The Conservative agenda on pension investments is inherently shallow and increasingly moralistic in tone
The UK coalition government has had its eye on pension fund investments for a while. A reorientation of investment practice by pension funds is seen as essential to economic rebalancing; the explicit suggestion is that pension funds are too short-termist in nature and have not sufficiently invested in long-term assets such as infrastructure.
The most obvious problem with this narrative is that it is has far more to do with austerity than rebalancing. Pension funds are being asked to replace the state’s role as a long-term capital investor, and most infrastructure investment by institutional investors is channelled through the Private Finance Initiative (PFI), or PFI-like arrangements.
Yet even this agenda has been pursued only very cautiously. The coalition has not undertaken any significant changes to pensions regulation that might enable funds to invest more in infrastructure. It has largely ignored its own Kay Review of UK Equity Markets and Long-Term Decision Making (a Vince Cable initiative), which criticised investment practice in the City. In fact, the coalition has focused more on establishing the City as an ‘offshore’ centre for asset management through an array of tax changes, rather than on challenging the practices that privilege short-termism in investment decisions.
Above all, the coalition has helped to reinforce conservatism in pension fund investment practice both by promoting highly individualised ‘defined contribution’ (DC) pensions over collective ‘defined benefit’ (DB) funds – and making long-term investments within DC even more difficult by allowing early access to pensions saving for those aged 55 or over.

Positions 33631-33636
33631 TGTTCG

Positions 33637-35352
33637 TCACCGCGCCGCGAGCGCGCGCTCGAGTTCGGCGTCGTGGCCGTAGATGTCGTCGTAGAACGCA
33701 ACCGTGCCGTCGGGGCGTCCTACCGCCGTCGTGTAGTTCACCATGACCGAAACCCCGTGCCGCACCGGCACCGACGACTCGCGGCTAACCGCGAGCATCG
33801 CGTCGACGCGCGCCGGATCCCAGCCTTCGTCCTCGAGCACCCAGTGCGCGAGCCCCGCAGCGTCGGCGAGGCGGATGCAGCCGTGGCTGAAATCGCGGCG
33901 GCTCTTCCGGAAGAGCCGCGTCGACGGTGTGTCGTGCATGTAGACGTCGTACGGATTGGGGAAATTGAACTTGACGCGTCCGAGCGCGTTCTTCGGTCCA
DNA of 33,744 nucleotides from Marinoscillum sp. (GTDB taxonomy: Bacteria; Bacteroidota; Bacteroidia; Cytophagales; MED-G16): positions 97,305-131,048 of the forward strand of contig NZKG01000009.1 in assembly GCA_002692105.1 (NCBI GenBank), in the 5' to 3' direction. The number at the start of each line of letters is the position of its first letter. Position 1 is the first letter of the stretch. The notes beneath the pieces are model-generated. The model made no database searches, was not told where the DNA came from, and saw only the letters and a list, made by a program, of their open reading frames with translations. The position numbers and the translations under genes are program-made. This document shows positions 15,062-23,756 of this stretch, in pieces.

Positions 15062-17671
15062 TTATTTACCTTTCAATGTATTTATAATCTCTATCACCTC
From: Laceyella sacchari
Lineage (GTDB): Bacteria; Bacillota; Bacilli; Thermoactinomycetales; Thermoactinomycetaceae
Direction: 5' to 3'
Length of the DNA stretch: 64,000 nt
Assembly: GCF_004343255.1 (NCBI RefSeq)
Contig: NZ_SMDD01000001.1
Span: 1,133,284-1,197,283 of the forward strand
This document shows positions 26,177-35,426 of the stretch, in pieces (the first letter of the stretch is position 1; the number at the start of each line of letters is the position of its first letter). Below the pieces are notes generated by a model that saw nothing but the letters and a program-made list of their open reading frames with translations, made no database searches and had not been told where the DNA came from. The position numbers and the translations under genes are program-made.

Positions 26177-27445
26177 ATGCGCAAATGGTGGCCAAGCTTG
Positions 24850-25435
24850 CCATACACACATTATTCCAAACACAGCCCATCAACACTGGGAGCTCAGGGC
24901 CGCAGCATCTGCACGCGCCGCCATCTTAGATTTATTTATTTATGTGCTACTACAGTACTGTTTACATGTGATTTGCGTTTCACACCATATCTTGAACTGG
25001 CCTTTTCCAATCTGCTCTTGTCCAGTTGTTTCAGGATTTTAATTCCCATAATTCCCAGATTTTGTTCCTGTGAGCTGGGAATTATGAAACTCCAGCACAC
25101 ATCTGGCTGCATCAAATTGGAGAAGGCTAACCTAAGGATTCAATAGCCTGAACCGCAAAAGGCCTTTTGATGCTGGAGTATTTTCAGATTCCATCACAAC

As I argue in my paper ‘Pension funds and the City in the UK’s contradictory growth spurts’, the government’s overriding approach to reorienting investments within the DB schemes that remain has been one of encouragement rather than substantive support, and there has in fact emerged recently a quite moralistic tone.
This is undoubtedly related to the fact that most remaining DB schemes are located within the public sector (overwhelmingly in local government). It is often seen as a policy failure that only public-sector funds have co-operated with the coalition’s voluntaristic National Infrastructure Plan. Yet the reality is that, even among public-sector funds, interest has been lukewarm – without changes to how pension funds are regulated, valued and protected, risky and uncertain infrastructure investments place members’ savings in jeopardy. Rather than thinking seriously about how to help pension funds protect their members at the same time as supporting the economic recovery, the coalition has started to admonish funds as another example, apparently, of the vested interests of public servants taking precedence over a common good realisable through the free market.
This is an intensification of a long-running attack on public-sector pensions, typified by George Osborne including them, quite absurdly, within the ‘welfare’ category in the personalised tax summary leaflets he intends to post to every citizen. This is despite the fact that the state pension – which really is paid for through tax – will be distinguished from other welfare spending. Public-sector pensions are manifestly not welfare payments; they are funded by the contributions of individual public-sector workers, contributions which, incidentally, help to lower public-sector wage costs.